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Fairfax leaders rapped by union for staying out of fray in strike

Fairfax Connector service has been shut down nearly a week with no end in sight

As a strike against the Fairfax Connector bus service rolls on, the union representing workers wants to know why Fairfax County government leaders have not stepped in to try and resolve the dispute.

“Fairfax County officials have continued to remain silent and have refused to stand with workers and demand that their contractor bargain in good faith,” Amalgamated Transit Union (ATU) Local 689 said in a Feb. 26 statement.

That same day, Fairfax officials announced that Fairfax Connector service would be canceled Feb. 27 and hinted at the possibility that it could continue so for the entire work week.

The transit service is funded by the Fairfax County government but is operated by Transdev, a contractor. County officials have steadfastly said they have no role in the labor negotiations; it is a position union officials reject, singling out Board of Supervisors Chairman Jeff McKay for his inaction.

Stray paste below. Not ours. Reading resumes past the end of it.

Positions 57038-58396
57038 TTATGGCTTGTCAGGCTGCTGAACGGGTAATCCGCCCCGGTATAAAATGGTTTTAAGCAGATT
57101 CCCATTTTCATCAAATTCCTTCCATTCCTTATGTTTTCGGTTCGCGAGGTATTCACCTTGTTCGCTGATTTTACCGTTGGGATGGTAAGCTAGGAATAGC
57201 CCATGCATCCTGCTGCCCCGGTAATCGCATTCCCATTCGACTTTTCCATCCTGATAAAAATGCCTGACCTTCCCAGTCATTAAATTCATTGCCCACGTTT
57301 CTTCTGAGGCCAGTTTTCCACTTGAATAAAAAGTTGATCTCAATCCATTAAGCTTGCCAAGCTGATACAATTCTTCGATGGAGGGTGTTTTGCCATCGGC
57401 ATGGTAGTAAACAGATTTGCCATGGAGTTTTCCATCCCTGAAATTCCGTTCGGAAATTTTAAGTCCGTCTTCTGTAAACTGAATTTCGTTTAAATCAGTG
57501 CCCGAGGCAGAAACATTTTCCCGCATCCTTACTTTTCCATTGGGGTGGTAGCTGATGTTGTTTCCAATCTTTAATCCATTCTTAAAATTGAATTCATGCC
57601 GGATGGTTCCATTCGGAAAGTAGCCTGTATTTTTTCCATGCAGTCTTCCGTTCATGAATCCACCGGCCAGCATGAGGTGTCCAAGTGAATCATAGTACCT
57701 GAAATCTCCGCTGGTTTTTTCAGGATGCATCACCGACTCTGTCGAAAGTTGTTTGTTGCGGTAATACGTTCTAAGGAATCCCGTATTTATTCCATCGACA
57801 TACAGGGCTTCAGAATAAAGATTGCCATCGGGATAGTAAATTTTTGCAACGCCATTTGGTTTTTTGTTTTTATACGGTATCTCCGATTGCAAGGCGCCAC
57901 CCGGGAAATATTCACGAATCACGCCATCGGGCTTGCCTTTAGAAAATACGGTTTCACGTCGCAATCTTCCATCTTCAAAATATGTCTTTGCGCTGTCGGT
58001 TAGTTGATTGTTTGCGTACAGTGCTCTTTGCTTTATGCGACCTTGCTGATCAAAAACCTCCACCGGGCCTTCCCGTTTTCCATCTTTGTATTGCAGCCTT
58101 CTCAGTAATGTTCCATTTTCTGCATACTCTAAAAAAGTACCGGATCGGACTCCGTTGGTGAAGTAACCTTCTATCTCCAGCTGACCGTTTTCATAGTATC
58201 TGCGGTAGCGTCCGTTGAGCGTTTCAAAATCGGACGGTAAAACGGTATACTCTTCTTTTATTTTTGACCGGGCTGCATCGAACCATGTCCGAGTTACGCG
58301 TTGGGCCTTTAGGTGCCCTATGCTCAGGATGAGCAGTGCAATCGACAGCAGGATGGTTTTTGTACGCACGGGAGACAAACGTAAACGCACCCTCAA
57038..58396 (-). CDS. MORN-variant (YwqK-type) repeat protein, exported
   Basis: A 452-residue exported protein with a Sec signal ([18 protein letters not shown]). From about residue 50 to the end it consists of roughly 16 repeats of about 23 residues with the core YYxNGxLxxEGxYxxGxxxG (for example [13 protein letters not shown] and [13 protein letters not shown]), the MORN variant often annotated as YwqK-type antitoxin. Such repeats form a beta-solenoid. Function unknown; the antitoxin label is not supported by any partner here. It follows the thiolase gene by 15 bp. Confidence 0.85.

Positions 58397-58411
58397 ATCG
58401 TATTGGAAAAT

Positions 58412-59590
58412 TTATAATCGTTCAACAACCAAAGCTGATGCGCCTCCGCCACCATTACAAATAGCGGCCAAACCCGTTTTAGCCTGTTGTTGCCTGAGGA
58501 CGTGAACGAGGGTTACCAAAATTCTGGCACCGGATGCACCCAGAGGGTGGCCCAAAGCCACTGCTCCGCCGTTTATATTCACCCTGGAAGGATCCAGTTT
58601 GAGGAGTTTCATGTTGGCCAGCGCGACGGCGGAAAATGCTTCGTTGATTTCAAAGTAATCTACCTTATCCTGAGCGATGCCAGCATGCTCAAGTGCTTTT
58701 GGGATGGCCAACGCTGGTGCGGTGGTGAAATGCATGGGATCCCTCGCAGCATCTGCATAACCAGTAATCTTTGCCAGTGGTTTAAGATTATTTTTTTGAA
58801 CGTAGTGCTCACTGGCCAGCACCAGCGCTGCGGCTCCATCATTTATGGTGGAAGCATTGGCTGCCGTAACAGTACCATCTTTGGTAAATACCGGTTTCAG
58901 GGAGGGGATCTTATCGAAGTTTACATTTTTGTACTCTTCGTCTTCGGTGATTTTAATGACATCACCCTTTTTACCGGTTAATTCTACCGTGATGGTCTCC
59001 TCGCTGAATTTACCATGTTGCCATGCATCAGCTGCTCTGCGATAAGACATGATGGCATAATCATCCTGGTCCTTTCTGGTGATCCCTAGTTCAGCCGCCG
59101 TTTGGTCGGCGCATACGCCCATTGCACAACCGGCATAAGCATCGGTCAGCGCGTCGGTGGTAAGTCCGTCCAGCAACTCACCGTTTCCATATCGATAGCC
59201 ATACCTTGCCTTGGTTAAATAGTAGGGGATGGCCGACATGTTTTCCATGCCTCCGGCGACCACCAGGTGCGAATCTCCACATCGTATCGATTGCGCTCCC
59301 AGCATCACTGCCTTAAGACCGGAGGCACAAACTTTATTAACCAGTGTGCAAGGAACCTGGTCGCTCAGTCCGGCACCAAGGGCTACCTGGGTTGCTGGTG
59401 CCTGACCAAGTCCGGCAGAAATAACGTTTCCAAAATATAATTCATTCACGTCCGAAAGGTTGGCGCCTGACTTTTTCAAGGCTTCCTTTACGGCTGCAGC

“To this date, Chair McKay has still not met with the union leadership,” Local 689 officials said Feb. 26, adding that they were “more than willing to meet with Chair McKay when he’s ready.”

The Fairfax County Department of Transportation has encouraged Fairfax Connector riders to seek out alternate modes of travel.

“We apologize for the inconvenience and truly appreciate your patience,” the agency said on Feb. 28, reiterating the county government’s position that “Fairfax County is not a party to labor negotiations between Transdev and labor unions.”

A key issue in the dispute is retirement; the union is pushing for a pension plan while currently employees can contribute to a 401(k) retirement account.

The strike by drivers and mechanics began Feb. 22; next scheduled session between Local 689 and Transdev is slated for March 5. Federal mediators are expected to attend this session, union officials said.

While local-government employees in Virginia are prohibited from striking even if they are covered by collective-bargaining agreements, there is no such prohibition on the Fairfax Connector workers since they are employed by a private entity.